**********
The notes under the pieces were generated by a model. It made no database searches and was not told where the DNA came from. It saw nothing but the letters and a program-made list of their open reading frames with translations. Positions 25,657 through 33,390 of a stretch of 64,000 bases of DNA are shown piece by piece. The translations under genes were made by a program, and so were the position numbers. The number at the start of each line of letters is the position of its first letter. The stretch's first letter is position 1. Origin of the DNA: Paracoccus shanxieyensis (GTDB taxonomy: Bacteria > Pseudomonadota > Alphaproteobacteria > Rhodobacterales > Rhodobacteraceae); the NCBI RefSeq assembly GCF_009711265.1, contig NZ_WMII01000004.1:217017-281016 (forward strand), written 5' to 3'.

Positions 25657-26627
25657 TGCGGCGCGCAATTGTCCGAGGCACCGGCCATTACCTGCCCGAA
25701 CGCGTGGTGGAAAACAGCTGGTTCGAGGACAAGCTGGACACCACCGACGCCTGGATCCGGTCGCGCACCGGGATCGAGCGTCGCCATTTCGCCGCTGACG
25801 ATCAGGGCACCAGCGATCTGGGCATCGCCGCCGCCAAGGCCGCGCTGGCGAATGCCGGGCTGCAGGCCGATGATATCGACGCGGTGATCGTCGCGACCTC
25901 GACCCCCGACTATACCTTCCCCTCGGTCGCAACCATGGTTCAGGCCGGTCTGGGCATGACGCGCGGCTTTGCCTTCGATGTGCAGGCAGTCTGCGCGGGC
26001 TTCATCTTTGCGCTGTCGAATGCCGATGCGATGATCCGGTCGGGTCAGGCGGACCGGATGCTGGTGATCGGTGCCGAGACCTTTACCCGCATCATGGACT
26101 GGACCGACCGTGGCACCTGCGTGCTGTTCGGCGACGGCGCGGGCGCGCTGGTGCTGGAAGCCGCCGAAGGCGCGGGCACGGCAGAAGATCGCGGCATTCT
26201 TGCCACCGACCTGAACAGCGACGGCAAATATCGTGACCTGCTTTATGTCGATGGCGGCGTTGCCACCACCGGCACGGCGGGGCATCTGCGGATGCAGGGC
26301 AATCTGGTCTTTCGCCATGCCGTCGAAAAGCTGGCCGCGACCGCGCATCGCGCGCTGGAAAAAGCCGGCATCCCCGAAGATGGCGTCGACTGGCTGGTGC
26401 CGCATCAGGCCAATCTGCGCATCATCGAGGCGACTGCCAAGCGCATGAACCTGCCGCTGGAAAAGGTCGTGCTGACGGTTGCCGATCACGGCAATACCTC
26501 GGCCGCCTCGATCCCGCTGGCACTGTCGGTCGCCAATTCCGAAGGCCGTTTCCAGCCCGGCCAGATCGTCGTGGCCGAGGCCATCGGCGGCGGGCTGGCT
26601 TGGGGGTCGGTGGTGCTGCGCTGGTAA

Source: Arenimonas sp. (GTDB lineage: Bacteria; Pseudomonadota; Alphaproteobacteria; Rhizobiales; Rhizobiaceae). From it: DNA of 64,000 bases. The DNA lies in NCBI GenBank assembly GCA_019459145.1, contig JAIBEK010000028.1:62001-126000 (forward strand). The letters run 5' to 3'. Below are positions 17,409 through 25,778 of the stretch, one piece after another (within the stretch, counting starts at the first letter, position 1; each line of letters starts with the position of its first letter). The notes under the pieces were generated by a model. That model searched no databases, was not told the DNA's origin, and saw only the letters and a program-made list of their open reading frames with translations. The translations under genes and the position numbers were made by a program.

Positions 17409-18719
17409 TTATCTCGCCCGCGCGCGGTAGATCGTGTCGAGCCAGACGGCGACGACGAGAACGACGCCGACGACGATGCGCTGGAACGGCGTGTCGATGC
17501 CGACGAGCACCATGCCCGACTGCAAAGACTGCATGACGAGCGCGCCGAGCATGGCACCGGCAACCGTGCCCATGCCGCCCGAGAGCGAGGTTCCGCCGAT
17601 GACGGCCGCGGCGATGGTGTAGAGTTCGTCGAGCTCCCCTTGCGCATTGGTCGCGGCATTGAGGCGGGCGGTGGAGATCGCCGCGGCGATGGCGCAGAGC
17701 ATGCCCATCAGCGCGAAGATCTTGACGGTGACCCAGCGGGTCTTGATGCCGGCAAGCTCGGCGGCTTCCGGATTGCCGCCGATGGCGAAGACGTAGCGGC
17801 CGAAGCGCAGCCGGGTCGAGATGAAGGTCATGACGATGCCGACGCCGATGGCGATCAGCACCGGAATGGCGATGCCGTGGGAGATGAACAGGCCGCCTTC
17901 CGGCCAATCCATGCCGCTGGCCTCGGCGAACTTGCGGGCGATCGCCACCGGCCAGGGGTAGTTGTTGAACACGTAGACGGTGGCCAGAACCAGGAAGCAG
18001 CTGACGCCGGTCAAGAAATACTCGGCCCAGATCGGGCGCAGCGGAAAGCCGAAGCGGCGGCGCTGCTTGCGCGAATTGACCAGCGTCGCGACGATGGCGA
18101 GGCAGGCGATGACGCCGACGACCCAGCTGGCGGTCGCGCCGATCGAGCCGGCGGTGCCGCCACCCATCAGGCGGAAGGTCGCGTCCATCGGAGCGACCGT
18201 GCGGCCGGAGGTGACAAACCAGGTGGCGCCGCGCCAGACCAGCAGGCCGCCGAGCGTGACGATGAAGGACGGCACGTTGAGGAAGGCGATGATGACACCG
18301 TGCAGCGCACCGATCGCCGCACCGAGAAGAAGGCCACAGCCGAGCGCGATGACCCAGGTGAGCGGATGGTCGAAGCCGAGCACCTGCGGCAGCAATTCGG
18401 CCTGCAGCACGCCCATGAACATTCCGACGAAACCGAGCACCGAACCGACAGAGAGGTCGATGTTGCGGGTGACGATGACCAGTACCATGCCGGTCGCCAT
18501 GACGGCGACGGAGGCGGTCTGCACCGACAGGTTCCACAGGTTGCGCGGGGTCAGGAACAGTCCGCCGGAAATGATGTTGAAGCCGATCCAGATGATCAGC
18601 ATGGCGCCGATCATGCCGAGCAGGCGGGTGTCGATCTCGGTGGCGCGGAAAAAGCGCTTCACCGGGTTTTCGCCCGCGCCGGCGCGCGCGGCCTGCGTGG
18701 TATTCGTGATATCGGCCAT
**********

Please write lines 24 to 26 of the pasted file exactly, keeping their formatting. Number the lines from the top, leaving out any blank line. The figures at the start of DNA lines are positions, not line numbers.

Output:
18201 GCGGCCGGAGGTGACAAACCAGGTGGCGCCGCGCCAGACCAGCAGGCCGCCGAGCGTGACGATGAAGGACGGCACGTTGAGGAAGGCGATGATGACACCG
18301 TGCAGCGCACCGATCGCCGCACCGAGAAGAAGGCCACAGCCGAGCGCGATGACCCAGGTGAGCGGATGGTCGAAGCCGAGCACCTGCGGCAGCAATTCGG
18401 CCTGCAGCACGCCCATGAACATTCCGACGAAACCGAGCACCGAACCGACAGAGAGGTCGATGTTGCGGGTGACGATGACCAGTACCATGCCGGTCGCCAT